Banking Trust & Expertise

Trust & Expertise

We offer our clients high-quality service and advice, actively support regulatory reforms and strive to maintain a rigorous compliance and control culture in order to reinforce trust in our bank.

Client Focus

We make the needs of our clients the focus of our business activities. We offer high-quality service and advice and are committed to strengthening investor protection. We regularly assess our clients’ overall level of satisfaction with our service and advice, and we support small and medium-sized enterprises in Switzerland with loans and expertise.

High-Quality Service and Advice

We regularly review the suitability and appropriateness of the advice we offer – testing and documenting the quality of our investment recommendations to assess whether our clients have the knowledge and experience to understand the associated risks. Our advisory process incorporates sophisticated analytical tools that can identify the counterparty risks and potential returns in client portfolios to provide an objective basis for client investment decisions. Credit Suisse has been committed to strengthening investor protection for a number of years and has invested in the related systems, processes and employee training – including a mandatory certification program for relationship managers. 

Client Satisfaction

The Credit Suisse Global Service Monitor Program measures client satisfaction and benchmarks it against the client satisfaction of our main peers. Feedback from clients and prospects provides an insight into how we can improve our service and advice at multiple levels. Conducted in selected markets, the results of the 2015 survey reveal consistently strong levels of client satisfaction. In Switzerland, for example, 93% of private clients are satisfied and over 50% are very satisfied with Credit Suisse.

SMEs in Switzerland

We believe that banks have a critical role to play in supplying businesses with the capital they need to finance growth and innovation. Small and medium-sized enterprises (SMEs) are not generally able to access the capital markets for finance and are therefore reliant on business loans to fund sales and investment.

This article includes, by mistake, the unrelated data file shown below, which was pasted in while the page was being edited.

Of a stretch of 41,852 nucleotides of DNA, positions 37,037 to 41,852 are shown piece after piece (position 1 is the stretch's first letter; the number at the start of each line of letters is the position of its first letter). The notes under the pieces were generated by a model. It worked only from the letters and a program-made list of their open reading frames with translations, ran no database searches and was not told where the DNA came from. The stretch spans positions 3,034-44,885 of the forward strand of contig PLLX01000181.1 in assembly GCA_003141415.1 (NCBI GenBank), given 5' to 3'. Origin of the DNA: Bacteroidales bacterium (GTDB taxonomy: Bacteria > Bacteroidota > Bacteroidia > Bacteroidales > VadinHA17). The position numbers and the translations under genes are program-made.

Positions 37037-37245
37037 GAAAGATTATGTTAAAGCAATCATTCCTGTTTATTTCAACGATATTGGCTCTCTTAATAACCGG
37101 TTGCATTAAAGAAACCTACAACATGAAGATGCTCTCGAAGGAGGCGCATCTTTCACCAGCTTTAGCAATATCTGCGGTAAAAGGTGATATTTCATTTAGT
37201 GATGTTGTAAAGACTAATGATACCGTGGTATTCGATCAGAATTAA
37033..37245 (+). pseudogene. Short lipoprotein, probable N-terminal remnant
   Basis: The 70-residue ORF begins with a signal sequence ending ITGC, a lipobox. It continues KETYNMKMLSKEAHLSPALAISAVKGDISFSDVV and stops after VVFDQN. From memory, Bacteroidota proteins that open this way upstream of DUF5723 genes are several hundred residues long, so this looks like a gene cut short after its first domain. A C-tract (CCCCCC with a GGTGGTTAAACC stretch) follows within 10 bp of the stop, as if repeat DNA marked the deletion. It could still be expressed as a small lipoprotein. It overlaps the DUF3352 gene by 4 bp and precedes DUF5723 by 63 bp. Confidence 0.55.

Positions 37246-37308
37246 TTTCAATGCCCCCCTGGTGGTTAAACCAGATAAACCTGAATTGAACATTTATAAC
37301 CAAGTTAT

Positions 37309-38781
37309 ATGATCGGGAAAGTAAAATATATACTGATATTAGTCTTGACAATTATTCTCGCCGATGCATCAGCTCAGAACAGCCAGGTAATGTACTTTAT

We support SMEs in Switzerland with loans and expertise, as these businesses form the backbone of the Swiss economy. Credit Suisse considers it important to support Swiss SMEs by operating a reliable and consistent lending policy and by offering them advice on topics such as succession planning. The bank has business relationships with around 100,000 Swiss firms, meaning that almost every third SME is a client of Credit Suisse.

Find out more about how Credit Suisse works with Swiss businesses to support growth.

Financial Integrity 

At Credit Suisse, we strive to rule out all forms of misconduct within our company and prohibit unethical behavior. Recognizing the critical role of employees in helping to preserve financial integrity, we strive for the highest standards of personal accountability and ethical conduct from each member of our workforce. All employees and members of the Board of Directors are obligated to adhere to Credit Suisse’s Code of Conduct. In addition, employees are required to participate in targeted training courses that include, but are not limited to, developments in the finance industry such as anti-corruption and risk management measures. Since many operational risk incidents are identified or resolved as a result of employee diligence, we additionally have a set of Business Conduct Behaviors that give our employees guidance in their daily activities in order to help reduce the potential for operational or conduct losses resulting from breaches of ethical standards or missed opportunities to identify, escalate and resolve problems at an early stage. These behaviors are grouped into three categories: Ethical Behavior, Thoughtful Behavior and Learning from Mistakes.